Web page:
EU to publish H2 bank pilot results on 30 April

  • Market: Hydrogen
  • 10/04/24

The European Commission will publish the results of its €800mn hydrogen bank pilot auction on 30 April, EU Innovation Fund policy officer Johanna Schiele said today.

The commission will release a wide range of information about the successful bids, expected levelised costs of hydrogen production and the intended origin of electrolysers used in the projects, Schiele told the Reuters Hydrogen 2024 conference in Amsterdam.

The ceiling price of €4.50/kg for bids submitted in the auction "was more than sufficient", she said, suggesting that successful bids may have stayed well below this threshold.

Through the mechanism, the commission will award 10-year production subsidies to the renewable hydrogen projects that submitted the lowest bids in the auction. Bids closed in early February and the commission previously said that applications were submitted for 132 projects in 17 different countries, amounting to 8.5GW electrolyser capacity that could produce some 880,000 t/yr of renewable hydrogen. But only a fraction of these will likely win subsidies in this round.

The commission is confident that successful projects will be built, Schiele said. Developers had to submit a completion bond for 4pc of the subsidy value which they will lose if they do not finish their projects. Plants have to be built within five years.

Schiele insisted that the commission is happy with the level of interest in the auction and the design it chose. The UK opted for a different path with a contracts-for-difference (CfD) mechanism that involved negotiations between the government and the developers to agree on subsidy levels, but entering into negotiations would have been a more complex and potentially more costly approach, Schiele said. Subsidy levels increased during the UK's negotiation process and could eventually amount to around £12/kg (€14/kg), partly depending on the development of natural gas prices, she added.

The EU may yet switch to a CfD approach at a later stage when the industry matures, Schiele said .

The UK government argued that its mechanism provides greater investment certainty and could unlock a pipeline of subsequent projects.

Round two

The commission expects to launch a second, larger hydrogen bank auction later this year, at around the same time as the pilot auction last year, Schiele said.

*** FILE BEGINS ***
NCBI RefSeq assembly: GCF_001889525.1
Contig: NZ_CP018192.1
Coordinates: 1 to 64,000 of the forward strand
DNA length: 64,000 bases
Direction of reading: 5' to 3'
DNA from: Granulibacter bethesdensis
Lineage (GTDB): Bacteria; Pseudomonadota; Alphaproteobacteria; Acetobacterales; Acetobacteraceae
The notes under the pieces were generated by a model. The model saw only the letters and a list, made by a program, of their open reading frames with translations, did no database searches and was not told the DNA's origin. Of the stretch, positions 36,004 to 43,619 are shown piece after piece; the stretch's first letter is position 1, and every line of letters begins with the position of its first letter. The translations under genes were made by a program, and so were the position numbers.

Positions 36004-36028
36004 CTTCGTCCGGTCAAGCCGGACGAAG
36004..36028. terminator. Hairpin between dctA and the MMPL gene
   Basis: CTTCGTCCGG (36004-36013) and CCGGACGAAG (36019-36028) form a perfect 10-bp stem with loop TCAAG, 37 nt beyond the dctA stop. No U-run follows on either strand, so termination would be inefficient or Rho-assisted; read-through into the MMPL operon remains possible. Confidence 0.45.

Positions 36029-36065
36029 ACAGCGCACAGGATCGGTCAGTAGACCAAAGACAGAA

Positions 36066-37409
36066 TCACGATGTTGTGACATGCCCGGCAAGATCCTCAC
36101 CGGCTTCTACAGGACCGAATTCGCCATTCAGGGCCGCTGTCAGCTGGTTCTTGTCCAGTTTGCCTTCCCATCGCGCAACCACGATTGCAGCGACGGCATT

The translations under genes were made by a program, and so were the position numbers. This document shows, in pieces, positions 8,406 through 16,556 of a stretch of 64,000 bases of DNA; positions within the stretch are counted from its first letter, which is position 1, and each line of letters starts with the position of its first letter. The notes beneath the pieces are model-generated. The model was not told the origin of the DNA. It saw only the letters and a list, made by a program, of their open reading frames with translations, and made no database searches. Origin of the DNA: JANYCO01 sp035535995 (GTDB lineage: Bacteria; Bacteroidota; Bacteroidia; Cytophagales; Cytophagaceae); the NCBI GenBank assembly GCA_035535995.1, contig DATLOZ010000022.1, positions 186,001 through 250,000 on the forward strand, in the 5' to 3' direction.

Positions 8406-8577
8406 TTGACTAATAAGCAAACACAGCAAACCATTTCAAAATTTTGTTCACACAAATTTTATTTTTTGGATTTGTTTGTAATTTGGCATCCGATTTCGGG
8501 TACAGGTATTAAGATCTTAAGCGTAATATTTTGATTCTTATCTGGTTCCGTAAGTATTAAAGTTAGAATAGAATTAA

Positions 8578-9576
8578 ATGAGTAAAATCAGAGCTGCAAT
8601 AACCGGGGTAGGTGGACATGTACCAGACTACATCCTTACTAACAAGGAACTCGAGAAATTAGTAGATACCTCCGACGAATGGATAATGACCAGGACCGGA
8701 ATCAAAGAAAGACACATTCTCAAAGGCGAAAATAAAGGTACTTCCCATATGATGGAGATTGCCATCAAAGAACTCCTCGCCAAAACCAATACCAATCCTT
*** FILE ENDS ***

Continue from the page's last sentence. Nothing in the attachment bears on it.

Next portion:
The bidding window for the pilot auction opened in December 2023 and bids closed in February.

The second auction will have a budget of around €2.2bn and will take learnings from the first round into account. A launch towards the end of the year would mark a significant delay from previous plans. Commission president Ursula von der Leyen had said that the second round could take place in spring 2024.

Meanwhile, Belgium is considering putting forward some of its own funds to use the hydrogen bank's "auction-as-a-service" mechanism in support of domestic renewable hydrogen projects, the Renewable Hydrogen Coalition's impact director Francois Paquet said at the Amsterdam conference.

Germany used that option for the pilot auction, putting in €350mn to subsidise the most competitive German projects that miss out on support in the EU-wide part of the auction. And Austria has already announced plans to top up the second round with €400mn to support domestic projects.

For Belgium, the hydrogen bank could provide a route for pushing projects forward, many of which have fallen behind schedule. The Renewable Hydrogen Coalition is trying to convince more governments across the EU to make use of the auction-as-a-service mechanism, Paquet said.

It is intended to avoid market fragmentation caused by EU countries using different subsidy mechanisms. France, Denmark, the Netherlands and Italy have organised or announced mechanisms for subsidising production projects outside of the hydrogen bank scheme.


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